– Logistics Activity Zones (ZAL)

ZALs are centres located in maritime or port areas. The objective of this location is to be able to receive goods by sea or river. It is the neuralgic point, since the products leave from there to other centres, either by air or land. Normally these zones have excellent connections of one of these two types, or even both, so that the transport process takes as little time as possible. Some of the most important ZALs in Spain (and with the best connections) are those of Barcelona and the Bay of Algeciras.

Maritime transport is one of the most widely used means of transporting goods, so any problem with the connection can lead to severe economic costs for companies and a lack of supplies. An example of this was the famous Ever Given run aground in the Suez Canal in 2021, which stopped supply chains at a global level. The ZALs in Spain followed the news of this ship with concern, as it affected them directly.

– Integrated Freight Centres (IFCs)

IMCs would be the land-based equivalent of ZALs: they carry out all transport, management and distribution to warehouses or other centres by road. Their scope can be both national and international, and their functions include storage, handling or transformation of goods and distribution.

They are usually located near cities or centres with a large population, as management is much more practical.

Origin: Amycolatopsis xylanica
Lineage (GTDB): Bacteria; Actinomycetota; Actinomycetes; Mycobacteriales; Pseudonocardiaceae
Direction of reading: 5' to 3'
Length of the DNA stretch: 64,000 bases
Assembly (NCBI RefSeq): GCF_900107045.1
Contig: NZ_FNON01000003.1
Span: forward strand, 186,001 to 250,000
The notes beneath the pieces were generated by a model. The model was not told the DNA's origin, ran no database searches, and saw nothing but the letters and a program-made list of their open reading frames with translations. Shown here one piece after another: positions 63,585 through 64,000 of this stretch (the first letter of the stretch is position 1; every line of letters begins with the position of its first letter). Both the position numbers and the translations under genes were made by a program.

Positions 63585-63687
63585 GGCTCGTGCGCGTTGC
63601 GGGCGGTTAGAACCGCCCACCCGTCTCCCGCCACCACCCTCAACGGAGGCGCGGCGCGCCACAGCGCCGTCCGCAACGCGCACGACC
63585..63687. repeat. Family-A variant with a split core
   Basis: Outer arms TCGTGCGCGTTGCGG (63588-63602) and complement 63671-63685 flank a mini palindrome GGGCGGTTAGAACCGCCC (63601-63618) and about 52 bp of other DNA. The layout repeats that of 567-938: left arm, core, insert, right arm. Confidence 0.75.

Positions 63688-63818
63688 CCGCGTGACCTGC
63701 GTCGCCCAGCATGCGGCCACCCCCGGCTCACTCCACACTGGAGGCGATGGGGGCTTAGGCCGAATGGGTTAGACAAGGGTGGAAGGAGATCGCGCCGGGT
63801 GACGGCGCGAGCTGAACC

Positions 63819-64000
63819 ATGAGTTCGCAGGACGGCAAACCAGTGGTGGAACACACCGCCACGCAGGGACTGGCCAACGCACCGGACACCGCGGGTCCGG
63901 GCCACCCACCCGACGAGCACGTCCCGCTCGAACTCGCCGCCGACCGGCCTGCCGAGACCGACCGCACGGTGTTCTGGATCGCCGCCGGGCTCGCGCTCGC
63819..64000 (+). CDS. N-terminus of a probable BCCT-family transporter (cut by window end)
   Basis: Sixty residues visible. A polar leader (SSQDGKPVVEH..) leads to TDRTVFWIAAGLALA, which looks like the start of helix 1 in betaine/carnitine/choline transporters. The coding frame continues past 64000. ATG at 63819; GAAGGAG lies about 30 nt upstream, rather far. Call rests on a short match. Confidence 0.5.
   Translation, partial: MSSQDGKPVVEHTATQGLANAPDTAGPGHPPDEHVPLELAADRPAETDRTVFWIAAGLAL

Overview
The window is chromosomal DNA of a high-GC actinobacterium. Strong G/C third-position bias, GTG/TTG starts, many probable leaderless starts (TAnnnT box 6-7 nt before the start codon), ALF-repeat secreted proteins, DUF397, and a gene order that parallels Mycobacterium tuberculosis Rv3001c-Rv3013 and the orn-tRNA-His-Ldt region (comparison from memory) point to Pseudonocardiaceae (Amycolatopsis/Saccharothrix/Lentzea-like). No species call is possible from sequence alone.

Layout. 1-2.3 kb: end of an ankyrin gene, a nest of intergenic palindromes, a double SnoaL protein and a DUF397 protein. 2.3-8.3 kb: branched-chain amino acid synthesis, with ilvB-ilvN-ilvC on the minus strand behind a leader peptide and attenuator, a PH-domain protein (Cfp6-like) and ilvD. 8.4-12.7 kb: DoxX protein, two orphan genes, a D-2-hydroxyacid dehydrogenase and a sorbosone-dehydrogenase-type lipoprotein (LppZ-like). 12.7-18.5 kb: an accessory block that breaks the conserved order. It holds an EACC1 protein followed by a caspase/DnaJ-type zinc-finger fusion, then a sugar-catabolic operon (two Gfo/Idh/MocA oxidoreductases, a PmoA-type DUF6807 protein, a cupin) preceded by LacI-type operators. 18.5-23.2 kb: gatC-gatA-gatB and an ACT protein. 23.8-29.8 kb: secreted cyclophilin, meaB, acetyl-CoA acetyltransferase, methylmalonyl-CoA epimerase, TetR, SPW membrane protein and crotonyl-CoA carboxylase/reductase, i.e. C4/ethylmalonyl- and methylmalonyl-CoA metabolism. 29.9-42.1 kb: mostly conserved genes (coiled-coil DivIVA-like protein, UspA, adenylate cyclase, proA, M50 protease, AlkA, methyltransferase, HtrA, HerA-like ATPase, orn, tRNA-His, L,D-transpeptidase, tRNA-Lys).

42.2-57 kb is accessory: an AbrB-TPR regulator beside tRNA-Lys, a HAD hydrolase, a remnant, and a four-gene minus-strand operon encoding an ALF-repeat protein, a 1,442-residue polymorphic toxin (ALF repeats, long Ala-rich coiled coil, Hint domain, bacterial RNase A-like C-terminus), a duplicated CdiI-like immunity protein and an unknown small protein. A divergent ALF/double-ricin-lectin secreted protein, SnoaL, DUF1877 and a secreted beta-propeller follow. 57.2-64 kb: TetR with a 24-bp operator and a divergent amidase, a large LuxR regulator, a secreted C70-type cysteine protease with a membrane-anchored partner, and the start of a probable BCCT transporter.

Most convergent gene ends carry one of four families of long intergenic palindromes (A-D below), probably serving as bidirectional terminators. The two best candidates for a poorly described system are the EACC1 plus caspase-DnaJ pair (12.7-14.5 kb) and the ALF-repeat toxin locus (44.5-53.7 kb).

– Logistics hubs

Logistics hubs are the type of centre that has grown the most since the e-commerce boom; they have privileged locations from a logistical point of view, usually in urban centres or near transport hubs (such as airports). They have large tracts of land. These characteristics lead to faster shipments and better last mile management, as delivery times are shorter.

– Logistics platforms

This type of centre is only responsible for 3 operations: transport, storage and dispatch. They do not produce, handle or check. Platforms would be the type of centre that consumers have in mind when they think of logistics architecture.

– Industrial estates

Industrial parks have a fundamental difference and provide a function that logistics platforms cannot provide: they can produce products. Manufacturing is not an obligation in these types of centres, but it is possible. Many material suppliers locate their centres in industrial parks, so if you locate your company in one, you will have supplies very close by. This proximity often creates a climate of cooperation, so it can be a good place to find partners.

Industrial estates are usually located on the outskirts of urban centres; transporting goods is therefore much easier, as you have access to the main roads. Industrial warehouses also have the necessary infrastructure to produce and temporarily store products.

Why are logistics centres so important?

Unbeknownst to many, logistics centres have played a key role in the pandemic through their product management and delivery services. The rise of e-commerce has also highlighted the need for logistics centres. Consumers are accustomed to easy, fast delivery with hardly any steps to take, and companies are learning to meet these demands.

At Tradisa, we know what we are talking about: we have been offering our distribution and transport services to our customers since the second half of the 20th century. We are an integrated logistics operator in Europe for the automotive, petroleum products and other synergistic sectors such as consumer electronics. If you need global logistics solutions, you can rely on us. You can contact us here to ask any questions or to request information about any of our services.